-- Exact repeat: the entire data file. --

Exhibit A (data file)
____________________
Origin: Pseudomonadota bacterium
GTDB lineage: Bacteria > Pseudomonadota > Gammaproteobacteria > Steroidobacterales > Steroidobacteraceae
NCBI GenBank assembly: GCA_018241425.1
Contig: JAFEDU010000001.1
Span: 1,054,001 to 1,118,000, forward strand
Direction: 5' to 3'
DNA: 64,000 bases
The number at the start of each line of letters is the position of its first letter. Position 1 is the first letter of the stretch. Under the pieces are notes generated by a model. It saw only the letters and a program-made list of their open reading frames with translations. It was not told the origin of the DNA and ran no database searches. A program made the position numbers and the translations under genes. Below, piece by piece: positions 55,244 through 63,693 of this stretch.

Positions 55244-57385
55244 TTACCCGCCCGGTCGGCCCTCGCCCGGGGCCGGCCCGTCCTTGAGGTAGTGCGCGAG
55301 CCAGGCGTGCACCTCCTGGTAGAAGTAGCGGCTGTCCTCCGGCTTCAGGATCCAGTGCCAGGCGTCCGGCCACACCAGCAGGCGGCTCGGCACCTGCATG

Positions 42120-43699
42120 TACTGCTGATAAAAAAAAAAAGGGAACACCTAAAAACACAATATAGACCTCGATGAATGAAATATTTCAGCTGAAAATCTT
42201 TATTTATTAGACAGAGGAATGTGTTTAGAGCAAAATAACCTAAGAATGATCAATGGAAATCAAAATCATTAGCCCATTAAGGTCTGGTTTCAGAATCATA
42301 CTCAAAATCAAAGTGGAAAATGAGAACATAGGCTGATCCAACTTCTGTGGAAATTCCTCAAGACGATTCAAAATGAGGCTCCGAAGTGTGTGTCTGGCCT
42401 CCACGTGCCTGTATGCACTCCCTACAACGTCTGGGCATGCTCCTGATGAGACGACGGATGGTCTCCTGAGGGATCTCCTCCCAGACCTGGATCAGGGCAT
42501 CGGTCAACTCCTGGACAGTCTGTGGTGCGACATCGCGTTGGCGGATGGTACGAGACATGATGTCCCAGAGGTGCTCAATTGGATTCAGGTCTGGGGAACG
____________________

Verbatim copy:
Origin: Pseudomonadota bacterium
GTDB lineage: Bacteria > Pseudomonadota > Gammaproteobacteria > Steroidobacterales > Steroidobacteraceae
NCBI GenBank assembly: GCA_018241425.1
Contig: JAFEDU010000001.1
Span: 1,054,001 to 1,118,000, forward strand
Direction: 5' to 3'
DNA: 64,000 bases
The number at the start of each line of letters is the position of its first letter. Position 1 is the first letter of the stretch. Under the pieces are notes generated by a model. It saw only the letters and a program-made list of their open reading frames with translations. It was not told the origin of the DNA and ran no database searches. A program made the position numbers and the translations under genes. Below, piece by piece: positions 55,244 through 63,693 of this stretch.

Positions 55244-57385
55244 TTACCCGCCCGGTCGGCCCTCGCCCGGGGCCGGCCCGTCCTTGAGGTAGTGCGCGAG
55301 CCAGGCGTGCACCTCCTGGTAGAAGTAGCGGCTGTCCTCCGGCTTCAGGATCCAGTGCCAGGCGTCCGGCCACACCAGCAGGCGGCTCGGCACCTGCATG

Positions 42120-43699
42120 TACTGCTGATAAAAAAAAAAAGGGAACACCTAAAAACACAATATAGACCTCGATGAATGAAATATTTCAGCTGAAAATCTT
42201 TATTTATTAGACAGAGGAATGTGTTTAGAGCAAAATAACCTAAGAATGATCAATGGAAATCAAAATCATTAGCCCATTAAGGTCTGGTTTCAGAATCATA
42301 CTCAAAATCAAAGTGGAAAATGAGAACATAGGCTGATCCAACTTCTGTGGAAATTCCTCAAGACGATTCAAAATGAGGCTCCGAAGTGTGTGTCTGGCCT
42401 CCACGTGCCTGTATGCACTCCCTACAACGTCTGGGCATGCTCCTGATGAGACGACGGATGGTCTCCTGAGGGATCTCCTCCCAGACCTGGATCAGGGCAT
42501 CGGTCAACTCCTGGACAGTCTGTGGTGCGACATCGCGTTGGCGGATGGTACGAGACATGATGTCCCAGAGGTGCTCAATTGGATTCAGGTCTGGGGAACG